"The fall is a great time to fish for redfish in the Barataria Estuary," says Bourgeois. "Any of the ponds and bayous north of Barataria Bay should hold good redfish numbers. Some better places include the Bayou Dupont area, Airplane Bay, Round Lake and Lake Laurier. We look for good, clean moving water draining the ponds out of some trenasses (ditches). We also look for baitfish. On a falling tide, I like to fish a drain where it's coming out of the marshy ponds or work the grassy points."
Anglers can catch redfish many ways. A popular method, dangling live shrimp or soft-plastic shrimp imitations under popping corks, has filled many limits over the years. Spoons, jig heads tipped with plastic trailers and spinnerbaits all work in the shallow ponds, too. As the water cools, redfish turn more aggressive, and nothing excites south Louisiana anglers like big redfish erupting on topwater baits.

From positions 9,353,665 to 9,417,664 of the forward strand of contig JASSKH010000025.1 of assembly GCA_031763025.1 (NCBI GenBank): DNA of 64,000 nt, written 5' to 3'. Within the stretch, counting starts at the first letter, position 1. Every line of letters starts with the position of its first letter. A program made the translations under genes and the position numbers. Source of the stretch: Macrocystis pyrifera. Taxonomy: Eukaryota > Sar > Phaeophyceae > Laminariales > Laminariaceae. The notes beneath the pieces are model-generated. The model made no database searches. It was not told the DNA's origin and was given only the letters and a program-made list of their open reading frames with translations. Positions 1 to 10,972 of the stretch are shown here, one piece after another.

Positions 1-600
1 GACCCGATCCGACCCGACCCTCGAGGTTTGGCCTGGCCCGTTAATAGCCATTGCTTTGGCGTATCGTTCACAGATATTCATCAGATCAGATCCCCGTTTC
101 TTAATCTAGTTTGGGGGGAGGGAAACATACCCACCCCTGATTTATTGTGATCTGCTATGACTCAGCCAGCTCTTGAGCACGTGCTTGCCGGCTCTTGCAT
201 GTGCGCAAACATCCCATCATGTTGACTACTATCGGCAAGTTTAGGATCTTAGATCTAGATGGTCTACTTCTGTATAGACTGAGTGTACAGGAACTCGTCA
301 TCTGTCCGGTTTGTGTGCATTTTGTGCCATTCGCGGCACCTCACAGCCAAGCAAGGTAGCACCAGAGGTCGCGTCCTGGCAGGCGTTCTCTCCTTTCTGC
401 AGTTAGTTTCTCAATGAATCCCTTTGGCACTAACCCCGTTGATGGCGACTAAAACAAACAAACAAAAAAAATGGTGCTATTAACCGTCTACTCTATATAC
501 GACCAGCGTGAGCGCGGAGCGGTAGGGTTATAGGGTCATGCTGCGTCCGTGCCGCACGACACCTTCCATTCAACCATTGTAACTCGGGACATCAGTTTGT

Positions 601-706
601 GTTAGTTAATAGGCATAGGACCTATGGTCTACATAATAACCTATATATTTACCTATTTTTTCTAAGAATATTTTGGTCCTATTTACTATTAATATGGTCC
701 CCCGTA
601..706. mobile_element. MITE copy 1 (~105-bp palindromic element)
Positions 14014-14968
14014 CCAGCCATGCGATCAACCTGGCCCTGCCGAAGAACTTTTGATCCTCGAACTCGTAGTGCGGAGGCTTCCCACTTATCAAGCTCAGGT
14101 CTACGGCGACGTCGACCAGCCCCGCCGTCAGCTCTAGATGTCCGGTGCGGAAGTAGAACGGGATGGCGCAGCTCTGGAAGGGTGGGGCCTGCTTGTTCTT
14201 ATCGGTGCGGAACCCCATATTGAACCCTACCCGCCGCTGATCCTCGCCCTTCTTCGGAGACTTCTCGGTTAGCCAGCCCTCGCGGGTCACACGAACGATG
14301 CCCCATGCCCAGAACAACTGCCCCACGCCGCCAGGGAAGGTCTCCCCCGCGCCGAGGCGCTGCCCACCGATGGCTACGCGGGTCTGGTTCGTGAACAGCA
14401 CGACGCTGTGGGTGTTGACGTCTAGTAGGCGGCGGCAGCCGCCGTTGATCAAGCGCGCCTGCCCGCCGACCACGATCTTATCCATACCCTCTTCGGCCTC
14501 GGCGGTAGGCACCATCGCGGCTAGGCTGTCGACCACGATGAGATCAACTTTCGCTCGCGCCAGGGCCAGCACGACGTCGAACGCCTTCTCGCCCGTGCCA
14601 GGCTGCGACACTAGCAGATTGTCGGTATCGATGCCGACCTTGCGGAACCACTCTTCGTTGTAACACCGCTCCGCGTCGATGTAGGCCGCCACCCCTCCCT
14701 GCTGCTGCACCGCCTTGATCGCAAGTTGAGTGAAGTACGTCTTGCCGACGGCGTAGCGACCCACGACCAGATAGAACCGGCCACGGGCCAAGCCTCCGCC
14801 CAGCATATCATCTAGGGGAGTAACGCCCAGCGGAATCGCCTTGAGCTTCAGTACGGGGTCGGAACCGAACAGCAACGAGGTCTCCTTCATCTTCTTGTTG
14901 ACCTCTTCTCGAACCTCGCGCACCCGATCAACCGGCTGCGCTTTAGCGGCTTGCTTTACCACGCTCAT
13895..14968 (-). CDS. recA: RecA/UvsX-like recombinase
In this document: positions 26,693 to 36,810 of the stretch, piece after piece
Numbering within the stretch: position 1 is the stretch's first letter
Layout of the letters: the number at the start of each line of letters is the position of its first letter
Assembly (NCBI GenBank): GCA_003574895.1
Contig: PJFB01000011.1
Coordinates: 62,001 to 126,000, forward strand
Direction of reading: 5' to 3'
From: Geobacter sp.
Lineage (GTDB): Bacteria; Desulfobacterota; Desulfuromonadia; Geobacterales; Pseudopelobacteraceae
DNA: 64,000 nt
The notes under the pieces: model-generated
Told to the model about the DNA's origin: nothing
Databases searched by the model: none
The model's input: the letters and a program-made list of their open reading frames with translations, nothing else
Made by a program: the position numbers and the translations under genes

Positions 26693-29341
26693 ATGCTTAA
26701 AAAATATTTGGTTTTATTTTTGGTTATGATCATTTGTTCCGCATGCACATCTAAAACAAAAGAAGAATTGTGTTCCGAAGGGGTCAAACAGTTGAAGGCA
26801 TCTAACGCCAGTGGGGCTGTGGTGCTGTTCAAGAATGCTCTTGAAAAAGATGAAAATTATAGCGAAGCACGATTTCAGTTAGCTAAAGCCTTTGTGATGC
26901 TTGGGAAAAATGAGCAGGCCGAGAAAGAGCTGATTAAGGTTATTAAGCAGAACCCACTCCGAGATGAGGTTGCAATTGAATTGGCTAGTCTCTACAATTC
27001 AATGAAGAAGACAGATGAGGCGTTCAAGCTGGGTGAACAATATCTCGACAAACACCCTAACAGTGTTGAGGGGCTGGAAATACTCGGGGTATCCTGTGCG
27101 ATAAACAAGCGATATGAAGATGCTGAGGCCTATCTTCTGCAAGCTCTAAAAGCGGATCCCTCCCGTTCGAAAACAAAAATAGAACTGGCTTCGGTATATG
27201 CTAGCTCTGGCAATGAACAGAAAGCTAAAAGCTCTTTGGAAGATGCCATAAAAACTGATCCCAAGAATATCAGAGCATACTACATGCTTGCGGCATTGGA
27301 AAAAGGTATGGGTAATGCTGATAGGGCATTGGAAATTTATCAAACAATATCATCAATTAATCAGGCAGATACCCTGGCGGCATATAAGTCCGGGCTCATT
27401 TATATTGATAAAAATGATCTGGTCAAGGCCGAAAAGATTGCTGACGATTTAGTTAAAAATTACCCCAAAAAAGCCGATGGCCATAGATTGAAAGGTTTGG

"Sometimes we spank the redfish on gold spoons," Bourgeois says. "Silver or bronze colors also work. I always keep a topwater bait tied to one line. There's nothing better than watching a big redfish explode on a topwater bait."
Known more for producing big numbers of speckled trout than big-bodied fish, the Barataria area does hold some good-size specks. Most trout weigh between one and three pounds; bigger trout generally come from deeper waters, such as bays and lakes closer to the Gulf of Mexico.
Trout spawn multiple times from late spring through early fall in the saltier bays, and within the Gulf itself, but move farther inland after spawning. As water turns sweeter in the northern part of the estuary near the diversion, trout don't go quite as far inland as they did in recent years, but still thrive throughout most of the system.